Gene Summary

Gene:RCVRN; recoverin
Aliases: RCV1
Summary:This gene encodes a member of the recoverin family of neuronal calcium sensors. The encoded protein contains three calcium-binding EF-hand domains and may prolong the termination of the phototransduction cascade in the retina by blocking the phosphorylation of photo-activated rhodopsin. Recoverin may be the antigen responsible for cancer-associated retinopathy. [provided by RefSeq, Jul 2008]
Databases:OMIM, HGNC, Ensembl, GeneCard, Gene
Source:NCBIAccessed: 30 August, 2019


What does this gene/protein do?
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Pathways:What pathways are this gene/protein implicaed in?
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Cancer Overview

Research Indicators

Publications Per Year (1994-2019)
Graph generated 30 August 2019 using data from PubMed using criteria.

Literature Analysis

Mouse over the terms for more detail; many indicate links which you can click for dedicated pages about the topic.

Tag cloud generated 30 August, 2019 using data from PubMed, MeSH and CancerIndex

Specific Cancers (5)

Data table showing topics related to specific cancers and associated disorders. Scope includes mutations and abnormal protein expression.

Note: list is not exhaustive. Number of papers are based on searches of PubMed (click on topic title for arbitrary criteria used).

Latest Publications: RCVRN (cancer-related)

Yan X, Li F, Dozmorov I, et al.
External Qi of Yan Xin Qigong induces cell death and gene expression alterations promoting apoptosis and inhibiting proliferation, migration and glucose metabolism in small-cell lung cancer cells.
Mol Cell Biochem. 2012; 363(1-2):245-55 [PubMed] Free Access to Full Article Related Publications
Small-cell lung cancer (SCLC) is a highly malignant carcinoma with poor long-term survival. Effective treatment remains highly demanded. In the present study, we demonstrated that External Qi of Yan Xin Qigong (YXQ-EQ) exerted potent cytotoxic effect towards SCLC cell line NCI-H82 via induction of apoptosis. Global gene expression profiling identified 39 genes whose expression was altered by YXQ-EQ in NCI-82 cells. Among them, semi-quantitative RT-PCR and real-time qPCR analyses confirmed that the gene expression levels of apoptotic proteins death-associated protein kinase 2 and cell death-inducing DFFA-like effector b were upregulated, whereas that of oncoproteins DEK and MYCL1, cell migration-promoting proteins CD24 and integrin-alpha 9, and glycolytic enzyme aldolase A were downregulated. These findings suggest that YXQ-EQ may exert anticancer effect through modulating gene expression in a way that facilitates cancer cell apoptosis while represses proliferation, metastasis, and glucose metabolism.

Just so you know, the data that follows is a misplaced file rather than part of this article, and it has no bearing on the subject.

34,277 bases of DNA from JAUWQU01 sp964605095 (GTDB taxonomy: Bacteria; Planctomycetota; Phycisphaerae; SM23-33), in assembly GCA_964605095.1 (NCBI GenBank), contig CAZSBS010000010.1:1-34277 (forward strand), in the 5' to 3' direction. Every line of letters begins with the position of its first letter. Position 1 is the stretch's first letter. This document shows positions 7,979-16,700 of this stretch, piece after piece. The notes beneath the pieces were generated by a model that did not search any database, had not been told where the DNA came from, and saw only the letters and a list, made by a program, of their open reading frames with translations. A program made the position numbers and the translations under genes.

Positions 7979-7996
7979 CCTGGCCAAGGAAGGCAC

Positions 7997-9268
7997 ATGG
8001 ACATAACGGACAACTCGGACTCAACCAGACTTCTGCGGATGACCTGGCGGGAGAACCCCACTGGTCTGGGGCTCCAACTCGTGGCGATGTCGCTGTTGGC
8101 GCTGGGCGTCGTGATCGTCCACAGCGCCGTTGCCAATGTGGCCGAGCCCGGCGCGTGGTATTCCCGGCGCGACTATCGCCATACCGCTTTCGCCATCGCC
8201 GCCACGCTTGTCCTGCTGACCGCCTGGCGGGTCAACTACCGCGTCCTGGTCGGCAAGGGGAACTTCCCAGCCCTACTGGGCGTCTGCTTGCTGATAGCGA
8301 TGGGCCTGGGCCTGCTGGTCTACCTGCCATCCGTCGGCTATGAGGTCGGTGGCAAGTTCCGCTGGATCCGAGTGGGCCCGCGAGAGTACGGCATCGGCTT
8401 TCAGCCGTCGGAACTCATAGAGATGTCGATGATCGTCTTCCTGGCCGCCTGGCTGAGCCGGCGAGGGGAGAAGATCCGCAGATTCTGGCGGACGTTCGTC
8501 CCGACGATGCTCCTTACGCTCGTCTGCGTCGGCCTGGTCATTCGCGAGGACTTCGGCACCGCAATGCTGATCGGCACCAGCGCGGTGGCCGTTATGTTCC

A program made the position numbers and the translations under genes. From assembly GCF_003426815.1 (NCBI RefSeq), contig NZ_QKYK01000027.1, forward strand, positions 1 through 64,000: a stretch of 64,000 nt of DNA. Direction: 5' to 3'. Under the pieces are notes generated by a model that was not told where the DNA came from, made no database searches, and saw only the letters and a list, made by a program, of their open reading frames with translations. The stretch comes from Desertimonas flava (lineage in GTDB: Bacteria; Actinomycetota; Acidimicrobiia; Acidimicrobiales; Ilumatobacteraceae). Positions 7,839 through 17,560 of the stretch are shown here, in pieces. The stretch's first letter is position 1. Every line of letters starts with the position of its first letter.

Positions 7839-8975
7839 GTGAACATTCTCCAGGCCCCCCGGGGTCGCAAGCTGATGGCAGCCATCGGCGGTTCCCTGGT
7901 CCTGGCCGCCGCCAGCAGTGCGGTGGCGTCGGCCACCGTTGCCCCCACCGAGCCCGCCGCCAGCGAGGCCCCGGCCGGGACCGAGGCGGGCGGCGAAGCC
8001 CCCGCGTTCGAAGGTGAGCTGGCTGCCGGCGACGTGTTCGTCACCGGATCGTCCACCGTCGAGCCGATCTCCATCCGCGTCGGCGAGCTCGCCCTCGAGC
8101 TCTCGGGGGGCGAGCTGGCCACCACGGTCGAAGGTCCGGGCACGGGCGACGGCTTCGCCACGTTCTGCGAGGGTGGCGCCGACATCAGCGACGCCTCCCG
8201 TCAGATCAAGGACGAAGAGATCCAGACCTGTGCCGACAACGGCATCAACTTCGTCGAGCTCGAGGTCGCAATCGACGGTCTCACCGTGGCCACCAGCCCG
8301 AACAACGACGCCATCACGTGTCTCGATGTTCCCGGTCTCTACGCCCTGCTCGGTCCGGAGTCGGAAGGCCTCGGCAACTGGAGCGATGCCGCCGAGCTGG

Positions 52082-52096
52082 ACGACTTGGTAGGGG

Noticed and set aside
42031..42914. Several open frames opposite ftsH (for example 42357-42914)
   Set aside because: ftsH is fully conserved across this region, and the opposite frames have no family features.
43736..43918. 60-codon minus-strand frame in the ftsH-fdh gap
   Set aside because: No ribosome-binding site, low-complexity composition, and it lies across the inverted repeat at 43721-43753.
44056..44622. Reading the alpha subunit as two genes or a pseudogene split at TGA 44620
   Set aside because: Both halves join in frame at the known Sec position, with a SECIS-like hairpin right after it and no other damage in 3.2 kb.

Matsuo S, Ohguro H, Ohguro I, Nakazawa M
Clinicopathological roles of aberrantly expressed recoverin in malignant tumor cells.
Ophthalmic Res. 2010; 43(3):139-44 [PubMed] Related Publications
PURPOSE: Cancer-associated retinopathy (CAR) is an ocular manifestation of a paraneoplastic syndrome whereby immunological reactions toward recoverin, a retina-specific calcium binding protein, and other retinal antigens aberrantly expressed in tumor cells are elicited. As a consequence, photoreceptor cell degeneration is induced. To elucidate the pathological role of the aberrantly expressed recoverin, we studied the recoverin expression levels in various malignant tumors and the effects of the expressed recoverin on the sensitivity to anti-cancer drugs.
METHODS: Recoverin expression levels were determined by immunohistochemistry with anti-human recoverin monoclonal antibody on multiple tissue arrays obtained from several lung, stomach, colon and other cancers. In the presence of several anti-cancer drugs, including anti-tumor antibiotics, plant alkaloids and anti-metabolites, cytotoxicity assay was performed using recoverin-positive or recoverin-negative A549 cells originating from human lung adenocarcinoma.
RESULTS: Immunofluorescence labeling revealed that recoverin immunoreactivities were detected at approximately 10-40% of malignant tumor tissues. Cytotoxic effects by anti-cancer drugs were higher in recoverin-positive A549 cells as compared to recoverin-negative cells.
CONCLUSION: The present data may correlate with the previous observation that recoverin-expressing cancer cells induced tumor immunity and a favorable prognosis for primary cancer in CAR patients.

Veena MS, Qin M, Andersson A, et al.
CAR mediates efficient tumor engraftment of mesenchymal type lung cancer cells.
Lab Invest. 2009; 89(8):875-86 [PubMed] Related Publications